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Beginner's Guide to Growing Roses


| 5/12/2020 11:30:00 AM


 

Photo by Mio Ito on Unsplash

Roses are some of the most popular and beautiful flowering shrubs grown. From potted small miniatures to beautiful outdoor clumps all covered with plentiful blooms, there are seemingly countless varieties of roses for the home garden with an enchanting array of colors and aromas. Growing roses is actually not as difficult as you may think and is certainly worth the effort for those who take pride in showy blooms.

Selecting. There are more than 150 species many hundreds of cultivars. Breeders are constantly continuing to develop new varieties with brighter colors and rich aromas. The ‘Robin Hood’ Rose is especially suitable and can bloom six months each year. New varieties exist that can be grown as a hedge. The most important condition for abundant flowering of the bush is a place for planting.

Siting. Roses are sensitive to light and heat, which means that they need to be planted in places well-lit and reliably protected from cold winds. The best place is the south and southeast side of the plot, for the rose enjoys the morning and afternoon sun. Shady spots are suitable only for climbing varieties.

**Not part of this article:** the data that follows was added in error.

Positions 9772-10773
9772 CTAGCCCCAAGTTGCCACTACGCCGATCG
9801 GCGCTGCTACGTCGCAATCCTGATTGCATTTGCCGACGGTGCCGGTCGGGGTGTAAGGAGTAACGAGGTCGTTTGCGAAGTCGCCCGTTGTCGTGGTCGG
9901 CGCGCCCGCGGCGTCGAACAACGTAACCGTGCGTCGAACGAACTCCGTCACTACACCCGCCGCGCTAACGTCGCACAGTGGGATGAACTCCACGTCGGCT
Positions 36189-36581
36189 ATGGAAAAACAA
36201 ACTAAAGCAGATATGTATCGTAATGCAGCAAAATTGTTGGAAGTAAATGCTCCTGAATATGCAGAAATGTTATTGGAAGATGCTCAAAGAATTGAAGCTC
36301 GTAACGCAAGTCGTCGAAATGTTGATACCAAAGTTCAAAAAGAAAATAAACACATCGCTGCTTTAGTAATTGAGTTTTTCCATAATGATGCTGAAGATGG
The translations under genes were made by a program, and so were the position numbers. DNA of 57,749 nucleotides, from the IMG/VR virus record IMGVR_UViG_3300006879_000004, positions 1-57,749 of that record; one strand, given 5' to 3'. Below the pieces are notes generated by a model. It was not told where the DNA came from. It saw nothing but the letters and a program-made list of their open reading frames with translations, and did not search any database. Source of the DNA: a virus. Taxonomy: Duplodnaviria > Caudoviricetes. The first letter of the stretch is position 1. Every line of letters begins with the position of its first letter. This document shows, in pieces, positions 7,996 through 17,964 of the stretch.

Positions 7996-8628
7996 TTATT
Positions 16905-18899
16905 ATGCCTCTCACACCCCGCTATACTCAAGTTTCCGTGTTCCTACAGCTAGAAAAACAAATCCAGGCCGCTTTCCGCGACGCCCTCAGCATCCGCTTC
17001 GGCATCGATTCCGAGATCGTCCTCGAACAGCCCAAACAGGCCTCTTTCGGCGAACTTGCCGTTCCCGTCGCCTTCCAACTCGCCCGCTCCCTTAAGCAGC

Planting from potted rose plants. Roses can be purchased as small potted plants or grown from seeds or cuttings. Seeds can also be used to propagate roses, but cuttings are faster and easier. Potted plants are more expensive but are a simpler way to start a rose garden. Plant roses in the spring. The size of the hole in which you plant your roses is one of the key factors to getting them off to a good start. Whether you are planting bare-root or container roses, you need to dig a hole deep enough and wide enough to accommodate the plant’s roots and to allow for good drainage, since roses don’t like wet feet.





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